Home financing translated into English that even a normal person can comprehend…Part Three.
Over the past few days, we have blogged about FHA and DVA mortgages focusing on the basic advantages and disadvantages of each. A home buyer is well-served to have some idea about all of the different funding options and then to discuss those options with a lender who can guide them down the best path.
A conventional mortgage is a home loan that that is not insured or guaranteed by the federal government, as opposed to FHA, DVA and USDA mortgages which are backed by the feds. Nationwide, conventional loans are the most common type of home finance options.
The main benefits of conventional financing include: Loan fees can be negotiated, creative financing is an option, down payments can be as low as 3%, total closing costs are lower than with other options, mortgage insurance can be discontinued at a certain point, and the appraisal rules are more relaxed than they are with government backed loans.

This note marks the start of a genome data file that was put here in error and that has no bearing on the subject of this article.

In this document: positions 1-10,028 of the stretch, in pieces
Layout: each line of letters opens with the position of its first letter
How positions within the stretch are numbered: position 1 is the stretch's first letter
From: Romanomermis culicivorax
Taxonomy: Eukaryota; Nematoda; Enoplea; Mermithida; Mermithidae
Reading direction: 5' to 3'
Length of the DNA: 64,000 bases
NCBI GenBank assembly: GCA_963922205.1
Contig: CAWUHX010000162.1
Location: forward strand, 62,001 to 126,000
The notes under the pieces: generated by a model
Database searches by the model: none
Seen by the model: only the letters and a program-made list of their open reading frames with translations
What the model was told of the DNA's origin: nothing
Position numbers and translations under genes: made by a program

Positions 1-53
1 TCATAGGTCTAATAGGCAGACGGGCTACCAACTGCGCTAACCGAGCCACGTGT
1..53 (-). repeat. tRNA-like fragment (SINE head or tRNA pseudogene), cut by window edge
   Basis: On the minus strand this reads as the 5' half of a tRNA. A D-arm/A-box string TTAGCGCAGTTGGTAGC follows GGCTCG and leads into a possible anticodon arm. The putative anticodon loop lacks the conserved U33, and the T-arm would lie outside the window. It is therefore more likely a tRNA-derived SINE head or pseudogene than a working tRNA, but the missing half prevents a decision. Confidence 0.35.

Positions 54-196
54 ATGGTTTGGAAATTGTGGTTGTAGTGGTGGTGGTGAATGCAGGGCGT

The primary disadvantages of conventional financing are: Interest rates can be higher than FHA rates, and it is more difficult for a buyer with a lower credit score to qualify for a conventional loan. (Credit scores are the subject of a couple of future blogs.) The rule of thumb here is, “Conventional financing is tougher on the buyer and easier on the property.”
A buyer does not need to be a home loan expert before going in to meet with a lender, but having a little background about some of the terms and the main options will give him/her a definite “edge” when speaking with a mortgage broker.
Next up, USDA…